Trai paper seeks to streamline uplinking, downlinking norms

MUMBAI: Following a prod from the ministry of information and broadcasting (MIB) additional secretary Jayashree Mukherjee, the Telecom Regulatory Authority of India (TRAI) on 19 December issued an industry consultation paper which seeks to update guidelines related to uplinking, downlinking, of TV channels and the setting up of teleports.

Mukherjee had sought the TRAI’s recommendations on these issues keeping in mind changes in technology, market scenarios and lessons learnt over the past six years since the guidelines were passed.  

In its paper, Trai has asked stakeholders, such as broadcasters, if there was any need to redefine news and current affairs TV channels and non-news and current affairs TV channels more specifically.

Pointing at a possible hike in the net-worth requirement of Rs 5 crore for obtaining a licence for uplinking or downlinking of TV channels, and an increase in process fees for applicants, the paper states that non-serious players were able to obtain licenses, which were either traded or leased to a different entity.

“To  ensure  that  only  serious  players,  who  are  interested  in  the business of satellite TV channels, apply for obtaining license for  uplinking  or downlinking of TV channels, one way could be to increase the entry barriers. The other way could be to eliminate the incentives, which encourage trading and/or sub-leasing of licenses. Further, sub-leasing or trading of channels can also be controlled by putting in place certain checks, which discourage such practices,” the release stated.

The paper argues that an increase in entry barriers for uplinking of TV channels from India may encourage diversion of such business opportunities to outside India. Moreover, Trai has raised the question of auctioning satellite TV channels as a complete package similar to FM radio channels. Or if industry thinks that it is possible to auction individual legs of satellite TV broadcasting – uplinking space spectrum, transponder capacity?

And it has opened up an issue which has been a sore point for the industry: if it is advisable to restrict the use of foreign satellites for satellite TV broadcasting or uplinking of satellite TV channels to be downlinked in India from foreign soil? And also whether it is possible to auction channels without restricting the use of foreign satellites and uplinking of signals of TV channels from foreign soils. The paper appeals to stakeholders if there could be a better way to grant a licence for a TV satellite channel then what is presently followed in order to simply the procedure.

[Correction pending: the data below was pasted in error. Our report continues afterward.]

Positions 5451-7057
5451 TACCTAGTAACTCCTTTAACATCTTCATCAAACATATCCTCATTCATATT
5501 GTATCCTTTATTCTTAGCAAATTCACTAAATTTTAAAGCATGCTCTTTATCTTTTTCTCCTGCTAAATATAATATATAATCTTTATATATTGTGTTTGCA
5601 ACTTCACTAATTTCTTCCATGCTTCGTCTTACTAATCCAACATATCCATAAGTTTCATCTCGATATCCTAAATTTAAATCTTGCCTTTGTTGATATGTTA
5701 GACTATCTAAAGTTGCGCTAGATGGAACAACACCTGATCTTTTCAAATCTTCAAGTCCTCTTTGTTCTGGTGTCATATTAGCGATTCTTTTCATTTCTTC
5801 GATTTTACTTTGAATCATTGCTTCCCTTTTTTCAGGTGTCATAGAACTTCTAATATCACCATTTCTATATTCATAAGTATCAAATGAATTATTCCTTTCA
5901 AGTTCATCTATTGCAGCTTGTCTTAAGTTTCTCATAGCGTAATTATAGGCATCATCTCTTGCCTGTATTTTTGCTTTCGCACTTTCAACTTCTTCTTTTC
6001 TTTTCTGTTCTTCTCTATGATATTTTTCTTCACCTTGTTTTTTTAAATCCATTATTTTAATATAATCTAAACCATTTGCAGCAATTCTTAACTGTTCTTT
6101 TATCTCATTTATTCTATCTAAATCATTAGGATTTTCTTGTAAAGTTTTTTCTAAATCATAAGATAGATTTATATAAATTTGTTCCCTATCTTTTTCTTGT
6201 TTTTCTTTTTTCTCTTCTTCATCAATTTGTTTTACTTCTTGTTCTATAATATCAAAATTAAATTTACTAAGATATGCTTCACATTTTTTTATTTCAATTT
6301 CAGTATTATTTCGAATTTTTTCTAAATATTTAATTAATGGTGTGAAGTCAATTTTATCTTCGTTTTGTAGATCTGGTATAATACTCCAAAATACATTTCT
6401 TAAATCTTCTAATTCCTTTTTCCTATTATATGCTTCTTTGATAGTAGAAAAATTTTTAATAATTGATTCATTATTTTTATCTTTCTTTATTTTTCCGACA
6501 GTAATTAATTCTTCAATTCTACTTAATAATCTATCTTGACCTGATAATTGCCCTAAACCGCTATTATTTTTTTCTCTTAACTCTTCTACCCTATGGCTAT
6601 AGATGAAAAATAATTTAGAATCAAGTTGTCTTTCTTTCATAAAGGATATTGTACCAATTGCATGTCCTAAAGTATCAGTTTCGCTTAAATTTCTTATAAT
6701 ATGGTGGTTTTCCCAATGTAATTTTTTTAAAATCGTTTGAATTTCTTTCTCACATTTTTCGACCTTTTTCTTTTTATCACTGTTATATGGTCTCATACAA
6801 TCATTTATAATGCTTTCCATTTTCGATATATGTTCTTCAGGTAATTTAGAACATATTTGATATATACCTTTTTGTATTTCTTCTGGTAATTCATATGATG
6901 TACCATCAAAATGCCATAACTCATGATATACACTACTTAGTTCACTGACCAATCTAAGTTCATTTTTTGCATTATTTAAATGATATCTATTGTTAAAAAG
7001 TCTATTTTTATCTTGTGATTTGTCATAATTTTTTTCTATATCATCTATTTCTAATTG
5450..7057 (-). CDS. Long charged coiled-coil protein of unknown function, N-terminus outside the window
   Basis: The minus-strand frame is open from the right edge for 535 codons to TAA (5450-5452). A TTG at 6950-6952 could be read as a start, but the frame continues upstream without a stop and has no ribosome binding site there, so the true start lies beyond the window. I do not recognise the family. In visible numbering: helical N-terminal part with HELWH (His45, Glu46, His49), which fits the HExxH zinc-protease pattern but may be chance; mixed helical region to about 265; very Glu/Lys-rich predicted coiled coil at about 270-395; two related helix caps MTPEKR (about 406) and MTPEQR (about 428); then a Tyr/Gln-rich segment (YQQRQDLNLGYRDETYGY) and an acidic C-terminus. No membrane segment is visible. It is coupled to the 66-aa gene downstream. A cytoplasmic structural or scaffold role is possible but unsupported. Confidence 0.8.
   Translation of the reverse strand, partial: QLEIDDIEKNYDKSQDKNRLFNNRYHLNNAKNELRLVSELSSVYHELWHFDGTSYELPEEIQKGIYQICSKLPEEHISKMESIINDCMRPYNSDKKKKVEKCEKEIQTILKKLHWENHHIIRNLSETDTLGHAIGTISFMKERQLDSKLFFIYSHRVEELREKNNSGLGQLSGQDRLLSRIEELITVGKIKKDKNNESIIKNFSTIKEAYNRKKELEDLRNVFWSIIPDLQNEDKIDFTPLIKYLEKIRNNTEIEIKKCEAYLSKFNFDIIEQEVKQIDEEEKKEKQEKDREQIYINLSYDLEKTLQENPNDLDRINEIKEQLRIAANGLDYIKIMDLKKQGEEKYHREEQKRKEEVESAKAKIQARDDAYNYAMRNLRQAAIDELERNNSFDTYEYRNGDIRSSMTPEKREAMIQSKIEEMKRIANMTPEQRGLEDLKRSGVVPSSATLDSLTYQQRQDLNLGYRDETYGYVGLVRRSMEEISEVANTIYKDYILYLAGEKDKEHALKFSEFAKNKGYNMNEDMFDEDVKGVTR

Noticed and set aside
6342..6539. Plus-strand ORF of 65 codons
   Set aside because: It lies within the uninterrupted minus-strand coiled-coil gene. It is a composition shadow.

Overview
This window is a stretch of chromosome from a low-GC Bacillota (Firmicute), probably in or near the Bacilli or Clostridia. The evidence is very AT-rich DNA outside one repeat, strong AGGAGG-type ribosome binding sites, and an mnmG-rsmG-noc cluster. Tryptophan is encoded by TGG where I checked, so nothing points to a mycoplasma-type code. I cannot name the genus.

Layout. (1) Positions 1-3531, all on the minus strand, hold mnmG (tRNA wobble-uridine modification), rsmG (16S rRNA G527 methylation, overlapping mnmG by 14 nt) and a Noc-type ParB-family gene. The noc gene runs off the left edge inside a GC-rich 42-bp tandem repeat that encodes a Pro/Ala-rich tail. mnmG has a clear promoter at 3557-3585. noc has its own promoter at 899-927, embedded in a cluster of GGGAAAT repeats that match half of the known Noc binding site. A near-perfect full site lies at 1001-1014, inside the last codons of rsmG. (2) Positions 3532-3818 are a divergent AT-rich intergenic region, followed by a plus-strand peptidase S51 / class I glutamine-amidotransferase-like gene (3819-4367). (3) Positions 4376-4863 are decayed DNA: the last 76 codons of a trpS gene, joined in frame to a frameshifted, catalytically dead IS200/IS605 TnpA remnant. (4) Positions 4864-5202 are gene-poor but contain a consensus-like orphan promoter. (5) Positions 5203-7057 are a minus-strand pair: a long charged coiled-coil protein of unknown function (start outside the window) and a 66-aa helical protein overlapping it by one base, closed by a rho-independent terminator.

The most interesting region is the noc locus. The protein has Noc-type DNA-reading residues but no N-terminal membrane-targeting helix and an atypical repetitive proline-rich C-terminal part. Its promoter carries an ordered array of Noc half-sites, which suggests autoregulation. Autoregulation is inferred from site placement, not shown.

Other issues the TRAI is seeking industry’s input on is whether encryption of all satellite TV signals – whether free to air or pay TV and what timeline should be given to licensed broadcasters to launch their channels from the date of issue of a licence and the penalties that should be levied on them in case they fail to restore their disrupted channels within a specified period. The consultation paper also approaches sensitive issues such as terms of  the tradeability of licences by a licencee.  

On the teleport side, the TRAI is seeking to get industry’s understanding of what a teleport should be defined as in a new digital era, the licensing norms, fee structures for processing a licence, if there is a need to restrict the number of teleports in India, and their location like say in a park.

The industry watchdog has requested that industry sends in its inputs by 18 January 2018.

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